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Monday, Jun 18, 2018
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Letters to the editor: Jogging on the left

Jogging on the left

There seems to be an increasing number of self-proclaimed trail cops who feel compelled to tell joggers and walkers to stay on the right side of the public trails in Hillsborough County. They disguise themselves as professional cyclists on bikes that cost more than some automobiles. One of these Lance Armstrong-wannabes recently became excessively irate and screamed obscenities at me. When he hopped off his bike, Lance morphed into George Zimmerman, and I actually thought a physical confrontation was imminent. Luckily, he thought twice about the battery charge and fled the scene.

But now I feel the need to explain my reasons for why I choose to jog on the left side of the trail — and that is primarily for the safety of me and the cyclists who share the trail system.

In a recent close call, I was jogging on the right side of the trail, but stepped to the left to avoid a puddle of water. A cyclist, who was traveling in the same direction, brushed close to me in a near collision. His high rate of speed would have caused injuries to me and to himself if he had fallen and hit the pavement. So now I prefer to travel against traffic so that I can see the cyclists coming at me and can better avoid a possible accident.

And keep in mind that you have to go around my big butt regardless of which direction I am heading. Like many walkers and joggers, I am on the public trail for exercise and to release some stress. We don’t need pseudo-cops policing the trails and screaming at pedestrians as if we are breaking the law. They need to slow down, get a life, and for God’s sake, don’t wear the uniforms unless you truly have a corporate sponsor.

John Ficca


Grave-digger secrets

Regarding “Find A Grave helps with locating burial sites” by Sharon Tate Moody (Baylife & Travel, Oct. 20): Finding a grave site of a relative may be like detective work. You find the grave site, but how do you know who is really buried at the site?

Following the burial of a veteran in a rural community, I saw the grave diggers at the edge of the cemetery so I went over and talked to them. They told me a lot about the history of the cemetery. They said wooden slats were once placed over the caskets so they would not rise up.

In the cemetery were large tombstones, and plain, large unmarked rocks from a mountainside that had been placed over the grave many years ago.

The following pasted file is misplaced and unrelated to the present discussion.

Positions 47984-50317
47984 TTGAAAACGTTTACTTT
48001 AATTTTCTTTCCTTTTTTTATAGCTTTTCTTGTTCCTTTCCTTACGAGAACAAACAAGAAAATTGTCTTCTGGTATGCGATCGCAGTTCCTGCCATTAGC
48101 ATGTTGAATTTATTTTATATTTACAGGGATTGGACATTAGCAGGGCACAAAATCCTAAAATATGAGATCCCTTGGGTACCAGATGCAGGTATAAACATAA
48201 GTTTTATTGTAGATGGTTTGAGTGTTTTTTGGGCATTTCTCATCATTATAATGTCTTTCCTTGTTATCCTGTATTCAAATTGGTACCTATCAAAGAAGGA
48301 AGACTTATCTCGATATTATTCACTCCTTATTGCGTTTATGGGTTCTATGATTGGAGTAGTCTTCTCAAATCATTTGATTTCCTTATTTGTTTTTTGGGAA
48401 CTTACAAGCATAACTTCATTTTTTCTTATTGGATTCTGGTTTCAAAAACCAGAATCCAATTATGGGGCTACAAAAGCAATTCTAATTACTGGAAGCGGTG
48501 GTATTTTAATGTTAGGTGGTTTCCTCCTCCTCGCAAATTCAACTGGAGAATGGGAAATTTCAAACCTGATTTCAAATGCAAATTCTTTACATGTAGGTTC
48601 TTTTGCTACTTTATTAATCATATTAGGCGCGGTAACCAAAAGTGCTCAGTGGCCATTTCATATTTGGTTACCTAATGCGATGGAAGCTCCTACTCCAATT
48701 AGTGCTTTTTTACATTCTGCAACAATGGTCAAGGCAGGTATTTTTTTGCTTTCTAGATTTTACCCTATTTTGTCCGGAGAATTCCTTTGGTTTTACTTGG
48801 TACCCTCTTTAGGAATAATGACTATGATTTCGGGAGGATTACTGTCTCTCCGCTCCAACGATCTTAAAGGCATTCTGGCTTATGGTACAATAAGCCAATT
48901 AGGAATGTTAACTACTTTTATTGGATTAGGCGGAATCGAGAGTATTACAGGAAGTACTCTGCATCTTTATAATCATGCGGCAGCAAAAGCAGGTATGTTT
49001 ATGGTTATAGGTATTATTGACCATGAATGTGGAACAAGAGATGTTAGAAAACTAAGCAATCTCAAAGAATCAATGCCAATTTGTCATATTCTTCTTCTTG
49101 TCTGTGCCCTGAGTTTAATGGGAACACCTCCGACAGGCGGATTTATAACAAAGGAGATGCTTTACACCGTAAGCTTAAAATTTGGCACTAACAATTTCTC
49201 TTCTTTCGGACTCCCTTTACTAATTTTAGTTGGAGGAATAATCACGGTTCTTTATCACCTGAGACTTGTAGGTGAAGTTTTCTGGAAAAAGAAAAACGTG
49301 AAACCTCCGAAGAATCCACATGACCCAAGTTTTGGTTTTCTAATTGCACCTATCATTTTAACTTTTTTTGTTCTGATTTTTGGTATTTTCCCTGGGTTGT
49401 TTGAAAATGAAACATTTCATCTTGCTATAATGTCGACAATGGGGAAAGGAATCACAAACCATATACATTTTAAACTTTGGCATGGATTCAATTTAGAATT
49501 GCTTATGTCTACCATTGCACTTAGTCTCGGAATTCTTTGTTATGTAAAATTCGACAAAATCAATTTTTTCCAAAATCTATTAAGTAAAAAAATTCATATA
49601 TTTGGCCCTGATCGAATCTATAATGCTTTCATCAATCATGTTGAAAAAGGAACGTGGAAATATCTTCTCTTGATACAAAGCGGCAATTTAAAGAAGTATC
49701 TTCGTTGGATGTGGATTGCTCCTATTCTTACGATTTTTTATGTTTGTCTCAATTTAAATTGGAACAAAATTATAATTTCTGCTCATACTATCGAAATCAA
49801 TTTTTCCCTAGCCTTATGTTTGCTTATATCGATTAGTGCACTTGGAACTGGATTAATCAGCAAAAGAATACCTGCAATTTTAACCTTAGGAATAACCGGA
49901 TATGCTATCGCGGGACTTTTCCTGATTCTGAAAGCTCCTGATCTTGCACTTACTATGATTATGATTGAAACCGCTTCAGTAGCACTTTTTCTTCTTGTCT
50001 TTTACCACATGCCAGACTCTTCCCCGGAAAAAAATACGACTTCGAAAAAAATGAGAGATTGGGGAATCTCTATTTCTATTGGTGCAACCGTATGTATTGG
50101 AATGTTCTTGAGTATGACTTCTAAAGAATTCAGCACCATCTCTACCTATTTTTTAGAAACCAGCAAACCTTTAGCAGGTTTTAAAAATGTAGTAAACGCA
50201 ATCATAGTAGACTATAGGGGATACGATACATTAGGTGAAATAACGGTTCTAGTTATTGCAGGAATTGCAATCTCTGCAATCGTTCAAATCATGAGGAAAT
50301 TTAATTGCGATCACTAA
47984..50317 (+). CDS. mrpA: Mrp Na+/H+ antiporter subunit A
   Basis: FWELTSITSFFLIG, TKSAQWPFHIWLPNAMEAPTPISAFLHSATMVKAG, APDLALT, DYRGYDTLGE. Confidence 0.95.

What really caught my attention was when the grave diggers told me about one person who did not want to be buried in the family plot. When he died he was buried in the family plot. However, at night following his burial, the grave diggers relocated the casket to another burial site in the cemetery.

Known only to the cemetery workers, the deceased had secretly arranged for and paid for a second burial in another part of the cemetery.

Robert F. Sawallesh


Bucs need prayers, Tebow

My family and I have been hardcore Bucs fans for as long as they have been a team. I was born and raised in Tampa and had season tickets for years. We have suffered through many losing seasons but still stayed faithful even after moving to the North Georgia mountains some years back. We pay dearly to watch the Bucs play every week on NFL Sunday Ticket, so I feel I can voice my feelings. I agree with the recent letter by Wayne from Hudson on all points about going after Tim Tebow. Plus, Tebow knows how to pray, and the Bucs seem to need all the prayers they can get.

Norma Barco

Young Harris, Ga.

Same old, same old

Judging by his performance on Monday Night Football (Oct. 21) — 20 for 53 for 190 yards — Josh Freeman’s departure from the Buccaneers was no big loss. Changing uniforms was the only noticeable difference.

John Osterweil


Health insurance options

I was one of the first to try to sign up and shop the “marketplace” for insurance under the Affordable Care Act. I have also been one of the most frustrated by its failure to function. I wanted to let your readers know that the government website and the “navigators” are not the only way to get affordable insurance policies and access to the subsidies that you may qualify for.

Perhaps anticipating the predictable failure of the government’s plan, Florida Blue has recently opened numerous storefront insurance shops around the area.

The point is you can simply walk into one of these shops and have a trained insurance rep walk you through the various options and sign you up on the spot. They have more options than I was able to see on my Florida Bar Association coordinated resource page, and to be able to have questions answered as you compare policies is very helpful.

Randall C. Grantham


Johnson started raid

Regarding “Debt serious business” (Your Views, Oct. 23): Robert Frazier from Dunedin mentions in his letter that the two entitlement programs — Social Security and Medicare — need trimming. To the best of my knowledge, Social Security is not a government entitlement. The money put into Social Security was placed in a trust fund, with the funds put in by the employee and employer, and wasn’t government-funded. President Lyndon B. Johnson took money out of the Social Security Trust Fund and put it into the general fund to fund the Vietnam War. Succeeding presidents thought this was a good way to fund the programs that started all of our give-away programs. Social Security is an entitlement program for those who never put anything into it. For us lifelong workers, it’s our money and our employees’ money.

Buddy Siddell


Weather Center